Cantonese Style Garlic Chili Prawns (Hong Kong Bei Fung Tong Prawns 避風塘炒蝦)

img_0845tI’m pretty excited to share today’s dish with you, which is a personal interpretation of something I grew up eating.  As I have mentioned before, I grew up in Hong Kong where the cuisine is predominantly Chinese but heavily influenced by locally sourced ingredients and Western cooking styles.  For this Cantonese Chili Garlic Prawn, also known as Bei Fung Tong Prawn, I adjusted the spice level and seasonings to my tastes and ingredients that I have access to, but I tried to stay as close to the original as possible.

IMG_0846Bei Fung Tong refers to the typhoon shelter bays in Hong Kong.  In the old days, the bays served to protect fisherman’s boats against strong, rough winds. They were filled with floating seafood restaurants serving the freshest catch of the day.  Nowadays, Bei Fung Tong seafood refers to the unique cooking style that originated from the boat dwellers: seafood that has been deep fried to develop a crispy golden crust, and then stir fried with copious amount of garlic, fermented black beans, and chili peppers. Fried breadcrumbs are sometimes added, but I find them a bit greasy so I didn’t add them.

I’m cooking these prawns in Bei Fung Tong style this time. Look at them – they’re gigantic!
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It has extremely bold flavors with garlic being the star of the show. And garlicky it is – the highlight of the dish in my opinion is the crunchy bits of deep fried garlic on top.  No worries about vampires after eating all that garlic that’s for sure!

IMG_0828You can serve the prawns on their own, but some people enjoy them on steamed rice or vermicelli to soak up all that flavorful garlic chili mixture.  Either way, you’ll ultimately resort to peeling the prawns with your hands.  It’s messy, but definitely finger-lickin’ good!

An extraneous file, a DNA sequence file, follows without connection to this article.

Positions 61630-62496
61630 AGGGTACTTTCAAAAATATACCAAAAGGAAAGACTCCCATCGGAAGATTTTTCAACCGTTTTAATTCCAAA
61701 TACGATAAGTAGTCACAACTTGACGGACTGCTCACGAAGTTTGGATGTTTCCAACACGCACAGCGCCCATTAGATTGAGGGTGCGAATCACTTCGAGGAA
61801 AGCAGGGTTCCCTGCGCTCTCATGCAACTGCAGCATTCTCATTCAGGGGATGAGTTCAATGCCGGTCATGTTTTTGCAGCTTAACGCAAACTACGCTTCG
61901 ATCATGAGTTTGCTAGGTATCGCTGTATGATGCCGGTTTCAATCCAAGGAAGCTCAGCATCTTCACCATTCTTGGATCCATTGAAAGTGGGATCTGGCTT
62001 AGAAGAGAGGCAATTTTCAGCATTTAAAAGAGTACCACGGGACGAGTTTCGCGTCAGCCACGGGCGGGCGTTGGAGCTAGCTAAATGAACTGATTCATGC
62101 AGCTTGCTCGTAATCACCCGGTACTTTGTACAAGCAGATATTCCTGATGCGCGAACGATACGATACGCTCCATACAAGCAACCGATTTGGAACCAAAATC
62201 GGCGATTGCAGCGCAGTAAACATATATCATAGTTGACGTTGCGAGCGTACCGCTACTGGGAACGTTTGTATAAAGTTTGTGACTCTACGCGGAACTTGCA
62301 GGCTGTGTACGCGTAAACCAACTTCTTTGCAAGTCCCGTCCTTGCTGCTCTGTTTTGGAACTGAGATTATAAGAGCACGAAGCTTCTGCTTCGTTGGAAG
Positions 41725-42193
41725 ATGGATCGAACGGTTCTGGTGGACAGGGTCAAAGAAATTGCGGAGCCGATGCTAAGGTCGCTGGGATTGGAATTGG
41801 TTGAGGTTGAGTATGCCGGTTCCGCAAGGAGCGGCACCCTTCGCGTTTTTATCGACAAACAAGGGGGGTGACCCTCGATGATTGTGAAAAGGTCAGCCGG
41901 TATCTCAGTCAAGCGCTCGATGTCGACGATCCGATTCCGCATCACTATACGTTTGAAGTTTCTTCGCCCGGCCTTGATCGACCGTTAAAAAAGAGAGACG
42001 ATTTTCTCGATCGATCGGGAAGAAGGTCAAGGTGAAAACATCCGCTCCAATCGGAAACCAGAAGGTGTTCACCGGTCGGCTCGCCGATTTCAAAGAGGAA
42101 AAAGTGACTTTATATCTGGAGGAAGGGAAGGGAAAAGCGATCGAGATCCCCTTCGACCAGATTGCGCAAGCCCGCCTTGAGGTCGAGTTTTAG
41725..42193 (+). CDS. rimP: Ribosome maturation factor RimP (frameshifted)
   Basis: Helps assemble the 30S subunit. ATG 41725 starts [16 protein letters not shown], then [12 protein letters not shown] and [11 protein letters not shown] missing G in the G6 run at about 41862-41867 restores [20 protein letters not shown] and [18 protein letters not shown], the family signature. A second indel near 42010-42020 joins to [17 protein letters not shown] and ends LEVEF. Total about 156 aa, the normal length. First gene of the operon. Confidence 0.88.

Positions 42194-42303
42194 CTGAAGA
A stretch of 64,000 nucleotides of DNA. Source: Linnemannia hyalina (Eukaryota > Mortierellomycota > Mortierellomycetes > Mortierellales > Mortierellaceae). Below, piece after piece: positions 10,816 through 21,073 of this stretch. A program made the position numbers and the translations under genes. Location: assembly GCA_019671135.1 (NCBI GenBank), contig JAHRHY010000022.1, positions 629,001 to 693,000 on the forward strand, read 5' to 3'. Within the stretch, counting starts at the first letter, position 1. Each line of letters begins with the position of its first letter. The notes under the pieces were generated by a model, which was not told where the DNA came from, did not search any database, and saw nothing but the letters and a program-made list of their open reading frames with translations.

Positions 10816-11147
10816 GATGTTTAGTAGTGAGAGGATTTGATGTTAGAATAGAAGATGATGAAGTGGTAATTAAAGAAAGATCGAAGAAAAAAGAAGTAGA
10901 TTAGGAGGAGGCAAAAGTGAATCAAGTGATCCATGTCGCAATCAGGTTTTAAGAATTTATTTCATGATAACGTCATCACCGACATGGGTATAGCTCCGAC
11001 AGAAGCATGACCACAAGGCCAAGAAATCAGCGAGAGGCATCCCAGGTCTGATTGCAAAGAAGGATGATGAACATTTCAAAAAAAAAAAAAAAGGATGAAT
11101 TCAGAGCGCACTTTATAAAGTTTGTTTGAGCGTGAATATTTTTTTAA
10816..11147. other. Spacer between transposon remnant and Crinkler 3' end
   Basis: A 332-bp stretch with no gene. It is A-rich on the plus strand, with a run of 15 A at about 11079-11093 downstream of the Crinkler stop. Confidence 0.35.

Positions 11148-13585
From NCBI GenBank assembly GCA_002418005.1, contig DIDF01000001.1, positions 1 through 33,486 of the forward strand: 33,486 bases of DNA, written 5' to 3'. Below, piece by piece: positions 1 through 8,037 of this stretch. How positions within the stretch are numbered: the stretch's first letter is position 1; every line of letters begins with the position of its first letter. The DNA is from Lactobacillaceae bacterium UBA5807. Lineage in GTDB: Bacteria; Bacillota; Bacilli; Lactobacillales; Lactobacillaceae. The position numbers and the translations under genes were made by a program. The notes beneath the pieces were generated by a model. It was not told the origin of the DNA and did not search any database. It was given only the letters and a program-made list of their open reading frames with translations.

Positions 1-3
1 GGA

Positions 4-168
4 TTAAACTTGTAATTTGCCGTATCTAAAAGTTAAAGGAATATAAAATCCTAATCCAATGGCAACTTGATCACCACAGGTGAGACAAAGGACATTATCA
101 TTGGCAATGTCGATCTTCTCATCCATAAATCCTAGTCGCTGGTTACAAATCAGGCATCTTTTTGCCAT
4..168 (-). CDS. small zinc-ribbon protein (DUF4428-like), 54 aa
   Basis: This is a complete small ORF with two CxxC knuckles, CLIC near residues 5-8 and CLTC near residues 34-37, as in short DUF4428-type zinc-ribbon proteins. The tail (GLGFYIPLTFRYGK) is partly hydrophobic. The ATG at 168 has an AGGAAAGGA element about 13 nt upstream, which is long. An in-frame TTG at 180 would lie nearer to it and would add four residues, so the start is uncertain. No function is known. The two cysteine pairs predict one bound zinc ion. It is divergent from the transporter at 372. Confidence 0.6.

Cantonese Style Garlic Chili Prawns (Hong Kong Bei Fung Tong Prawns)

Serves: 2-4

Ingredients

4 tbsps garlic, minced, divided
2 lbs fresh jumbo prawns (head and shell on), deveined
1 cup tapioca flour
1 tbsp fermented black beans
2 green chili peppers (or 1 bird's eye chili), sliced
1-inch piece ginger, peeled and sliced
1 tsp Chinese cooking wine
2 tsps soy sauce
1 tbsp oyster sauce
1 tsp sugar
Canola or vegetable oil, for frying

Heat one inch of oil in a wok or skillet over high heat.

Deep fry three tablespoons of garlic until golden brown. Set aside.

Dust prawns lightly with tapioca flour. Deep fry until they turn pink and the crust is golden brown. Remove and set aside.

In a wok or skillet, heat one tablespoon of oil over medium heat. Add the remaining tablespoon of garlic, fermented black beans, chili peppers, and ginger slices, and cook for one minute, stirring constantly to prevent burning.

Add wine, soy sauce, and oyster sauce, and sugar to the wok, and cook until the sauce is reduced slightly. Add the prawns and stir to coat with sauce.

Remove ginger slices and top with fried garlic. Serve immediately.

Notes

**The supermarkets in Chinatown sell fermented black beans in whole and dried. If only fermented black bean sauce is available, then you can use two teaspoons of the sauce and decrease the amount of soy sauce and oyster sauce accordingly. *Shaoxing wine is a common Chinese cooking wine. Hua Tiao is a high quality one especially good for cooking seafood.

*The cooking time for the prawns depends on the size of the prawns and how hot the oil is; It took me about two minutes. If you are unsure, remove prawns after one minute of deep frying, and cut one in half to see if the prawn is still opaque inside.

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Comments

  1. What a unique dish and such an interesting origin. Thanks for sharing!

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